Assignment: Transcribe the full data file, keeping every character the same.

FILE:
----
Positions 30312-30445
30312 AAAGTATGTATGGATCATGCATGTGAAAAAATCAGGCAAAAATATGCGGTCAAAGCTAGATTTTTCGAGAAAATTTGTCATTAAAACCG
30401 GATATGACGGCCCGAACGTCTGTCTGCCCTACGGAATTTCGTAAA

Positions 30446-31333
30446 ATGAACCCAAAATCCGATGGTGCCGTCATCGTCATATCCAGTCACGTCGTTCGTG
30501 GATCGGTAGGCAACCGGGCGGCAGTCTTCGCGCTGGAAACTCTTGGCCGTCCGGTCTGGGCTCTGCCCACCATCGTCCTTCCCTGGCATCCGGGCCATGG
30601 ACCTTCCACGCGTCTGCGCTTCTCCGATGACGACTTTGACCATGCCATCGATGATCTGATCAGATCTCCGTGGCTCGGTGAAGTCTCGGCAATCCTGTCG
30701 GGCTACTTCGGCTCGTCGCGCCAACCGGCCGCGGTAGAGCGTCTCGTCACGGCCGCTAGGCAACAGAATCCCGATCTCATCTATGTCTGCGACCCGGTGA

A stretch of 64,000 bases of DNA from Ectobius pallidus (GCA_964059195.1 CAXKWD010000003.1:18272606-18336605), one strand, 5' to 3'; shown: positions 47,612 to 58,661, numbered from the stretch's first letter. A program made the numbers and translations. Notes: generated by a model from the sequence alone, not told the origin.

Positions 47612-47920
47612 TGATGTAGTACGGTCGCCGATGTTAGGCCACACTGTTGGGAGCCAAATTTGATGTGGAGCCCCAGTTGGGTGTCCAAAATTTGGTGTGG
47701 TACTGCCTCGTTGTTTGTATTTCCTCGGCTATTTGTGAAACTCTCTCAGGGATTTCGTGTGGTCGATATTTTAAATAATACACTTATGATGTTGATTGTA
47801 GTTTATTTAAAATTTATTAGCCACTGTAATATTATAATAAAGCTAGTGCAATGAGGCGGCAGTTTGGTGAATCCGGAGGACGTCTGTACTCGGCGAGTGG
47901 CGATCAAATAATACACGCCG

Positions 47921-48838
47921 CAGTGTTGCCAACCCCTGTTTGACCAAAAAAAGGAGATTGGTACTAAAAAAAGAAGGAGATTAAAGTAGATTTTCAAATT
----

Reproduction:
Positions 30312-30445
30312 AAAGTATGTATGGATCATGCATGTGAAAAAATCAGGCAAAAATATGCGGTCAAAGCTAGATTTTTCGAGAAAATTTGTCATTAAAACCG
30401 GATATGACGGCCCGAACGTCTGTCTGCCCTACGGAATTTCGTAAA

Positions 30446-31333
30446 ATGAACCCAAAATCCGATGGTGCCGTCATCGTCATATCCAGTCACGTCGTTCGTG
30501 GATCGGTAGGCAACCGGGCGGCAGTCTTCGCGCTGGAAACTCTTGGCCGTCCGGTCTGGGCTCTGCCCACCATCGTCCTTCCCTGGCATCCGGGCCATGG
30601 ACCTTCCACGCGTCTGCGCTTCTCCGATGACGACTTTGACCATGCCATCGATGATCTGATCAGATCTCCGTGGCTCGGTGAAGTCTCGGCAATCCTGTCG
30701 GGCTACTTCGGCTCGTCGCGCCAACCGGCCGCGGTAGAGCGTCTCGTCACGGCCGCTAGGCAACAGAATCCCGATCTCATCTATGTCTGCGACCCGGTGA

A stretch of 64,000 bases of DNA from Ectobius pallidus (GCA_964059195.1 CAXKWD010000003.1:18272606-18336605), one strand, 5' to 3'; shown: positions 47,612 to 58,661, numbered from the stretch's first letter. A program made the numbers and translations. Notes: generated by a model from the sequence alone, not told the origin.

Positions 47612-47920
47612 TGATGTAGTACGGTCGCCGATGTTAGGCCACACTGTTGGGAGCCAAATTTGATGTGGAGCCCCAGTTGGGTGTCCAAAATTTGGTGTGG
47701 TACTGCCTCGTTGTTTGTATTTCCTCGGCTATTTGTGAAACTCTCTCAGGGATTTCGTGTGGTCGATATTTTAAATAATACACTTATGATGTTGATTGTA
47801 GTTTATTTAAAATTTATTAGCCACTGTAATATTATAATAAAGCTAGTGCAATGAGGCGGCAGTTTGGTGAATCCGGAGGACGTCTGTACTCGGCGAGTGG
47901 CGATCAAATAATACACGCCG

Positions 47921-48838
47921 CAGTGTTGCCAACCCCTGTTTGACCAAAAAAAGGAGATTGGTACTAAAAAAAGAAGGAGATTAAAGTAGATTTTCAAATT